so think about something like shutoff valves for each water line prior to the whole setup. Have couplings before and after the filters and the water panel. With a vaccum breaker mounted higher than the processor & water panel--between the water panel and the Jobo. You can T off the water panel though. Run one off to the jobo--the other to a sink. No problem. In fact, you might find that you have to run a bit of water continuously to keep it at the right temp for some of the wash steps in E6--otherwise it might take 15-20 seconds for the thing to stabilize and by then you're almost quarter of the way through the wash step. Too hot or too cold--by even a degree or two in the some of the steps will cause you some problems. It wastes a bit of water, but works better this way unless you can set up a recirculating loop somehow.

    Hope this isn't too confusing, if I had more time, I'd try to shoot a couple of snapshots of these panels. It sounds complicated, but if you draw it out, it will make more sense.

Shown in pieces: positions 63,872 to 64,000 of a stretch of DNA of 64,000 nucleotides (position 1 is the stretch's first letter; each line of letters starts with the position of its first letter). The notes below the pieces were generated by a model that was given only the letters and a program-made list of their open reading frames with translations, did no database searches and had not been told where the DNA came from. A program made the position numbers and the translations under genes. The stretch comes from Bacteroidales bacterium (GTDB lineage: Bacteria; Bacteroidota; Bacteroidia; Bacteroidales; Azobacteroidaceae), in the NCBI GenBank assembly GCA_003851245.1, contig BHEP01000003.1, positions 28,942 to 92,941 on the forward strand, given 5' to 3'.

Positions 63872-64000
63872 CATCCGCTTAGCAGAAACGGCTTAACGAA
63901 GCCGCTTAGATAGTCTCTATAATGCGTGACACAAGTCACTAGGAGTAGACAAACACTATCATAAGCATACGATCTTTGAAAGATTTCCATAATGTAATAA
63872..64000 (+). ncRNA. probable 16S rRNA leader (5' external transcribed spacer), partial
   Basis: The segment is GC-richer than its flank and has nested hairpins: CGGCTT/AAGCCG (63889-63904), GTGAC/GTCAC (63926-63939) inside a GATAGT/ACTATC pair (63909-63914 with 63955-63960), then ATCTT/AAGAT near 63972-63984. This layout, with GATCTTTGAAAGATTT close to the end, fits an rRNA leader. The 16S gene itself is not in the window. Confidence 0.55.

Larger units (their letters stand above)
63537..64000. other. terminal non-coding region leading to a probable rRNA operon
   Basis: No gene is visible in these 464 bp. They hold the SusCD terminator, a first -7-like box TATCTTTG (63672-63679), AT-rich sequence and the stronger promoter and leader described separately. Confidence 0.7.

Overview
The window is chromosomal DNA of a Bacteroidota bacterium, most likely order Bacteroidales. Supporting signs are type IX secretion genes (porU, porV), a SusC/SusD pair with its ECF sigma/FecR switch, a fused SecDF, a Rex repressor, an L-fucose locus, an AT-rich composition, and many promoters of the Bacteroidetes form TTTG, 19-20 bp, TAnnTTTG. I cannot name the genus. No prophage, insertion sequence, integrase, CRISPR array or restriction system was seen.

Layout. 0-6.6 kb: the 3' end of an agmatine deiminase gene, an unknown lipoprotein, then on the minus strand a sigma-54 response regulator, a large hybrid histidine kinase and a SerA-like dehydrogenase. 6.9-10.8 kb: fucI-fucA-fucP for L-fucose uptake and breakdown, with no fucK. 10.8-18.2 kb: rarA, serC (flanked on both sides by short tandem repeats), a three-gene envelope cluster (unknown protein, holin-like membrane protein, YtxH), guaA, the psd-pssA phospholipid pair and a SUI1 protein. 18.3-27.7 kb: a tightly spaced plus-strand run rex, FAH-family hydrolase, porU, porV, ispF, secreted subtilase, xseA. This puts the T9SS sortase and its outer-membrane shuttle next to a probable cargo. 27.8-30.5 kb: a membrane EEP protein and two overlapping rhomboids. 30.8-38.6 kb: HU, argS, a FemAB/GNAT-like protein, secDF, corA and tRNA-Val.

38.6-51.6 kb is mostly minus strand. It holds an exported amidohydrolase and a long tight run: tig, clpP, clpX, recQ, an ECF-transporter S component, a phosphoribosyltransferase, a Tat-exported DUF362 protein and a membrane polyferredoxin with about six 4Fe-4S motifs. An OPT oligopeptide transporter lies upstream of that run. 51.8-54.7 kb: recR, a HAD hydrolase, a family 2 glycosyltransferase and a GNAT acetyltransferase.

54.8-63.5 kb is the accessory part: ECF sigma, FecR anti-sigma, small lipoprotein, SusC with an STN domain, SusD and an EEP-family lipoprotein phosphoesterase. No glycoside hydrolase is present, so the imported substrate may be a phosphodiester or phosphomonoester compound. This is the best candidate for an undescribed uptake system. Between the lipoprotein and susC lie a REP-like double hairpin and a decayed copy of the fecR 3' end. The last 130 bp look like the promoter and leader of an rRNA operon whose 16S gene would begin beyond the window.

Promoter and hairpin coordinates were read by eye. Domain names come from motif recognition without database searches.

KT

  3. #13

    Join Date
    Sep 2002
    Posts
    60
    Yep, I ordered the filter kit with it; it comes with a 10 micron cold water filter and 5 micron hot water filter. I'll consult with the plumber, but there's no hurry since my D250 isn't expected to ship until Mar 12. It should be a relatively straightforward installation. The gravity drain makes me a little nervious though since there's a washer on the same drain, and it's not gravity! The thing has an outlet pump; if the drain pipe backs up I'm concerned it might back up into the ATL before the washer notices and stops. So I need to have the plumber suggest something, perhaps a one-way valve of some sort. Or a manual valve that can be closed when the washer is in use.